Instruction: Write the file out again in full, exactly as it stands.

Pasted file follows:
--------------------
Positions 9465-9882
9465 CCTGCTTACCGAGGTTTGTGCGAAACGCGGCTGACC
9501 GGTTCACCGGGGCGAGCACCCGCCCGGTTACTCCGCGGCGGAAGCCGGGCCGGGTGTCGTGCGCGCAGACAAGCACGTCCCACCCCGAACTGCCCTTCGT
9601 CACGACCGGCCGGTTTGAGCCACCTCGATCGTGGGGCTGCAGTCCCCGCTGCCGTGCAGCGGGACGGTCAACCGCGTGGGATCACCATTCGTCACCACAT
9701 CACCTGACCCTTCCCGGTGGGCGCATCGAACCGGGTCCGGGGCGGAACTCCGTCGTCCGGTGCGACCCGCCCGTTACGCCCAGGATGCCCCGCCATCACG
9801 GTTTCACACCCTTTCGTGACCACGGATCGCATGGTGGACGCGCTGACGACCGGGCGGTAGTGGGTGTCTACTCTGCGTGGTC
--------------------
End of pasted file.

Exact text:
Positions 9465-9882
9465 CCTGCTTACCGAGGTTTGTGCGAAACGCGGCTGACC
9501 GGTTCACCGGGGCGAGCACCCGCCCGGTTACTCCGCGGCGGAAGCCGGGCCGGGTGTCGTGCGCGCAGACAAGCACGTCCCACCCCGAACTGCCCTTCGT
9601 CACGACCGGCCGGTTTGAGCCACCTCGATCGTGGGGCTGCAGTCCCCGCTGCCGTGCAGCGGGACGGTCAACCGCGTGGGATCACCATTCGTCACCACAT
9701 CACCTGACCCTTCCCGGTGGGCGCATCGAACCGGGTCCGGGGCGGAACTCCGTCGTCCGGTGCGACCCGCCCGTTACGCCCAGGATGCCCCGCCATCACG
9801 GTTTCACACCCTTTCGTGACCACGGATCGCATGGTGGACGCGCTGACGACCGGGCGGTAGTGGGTGTCTACTCTGCGTGGTC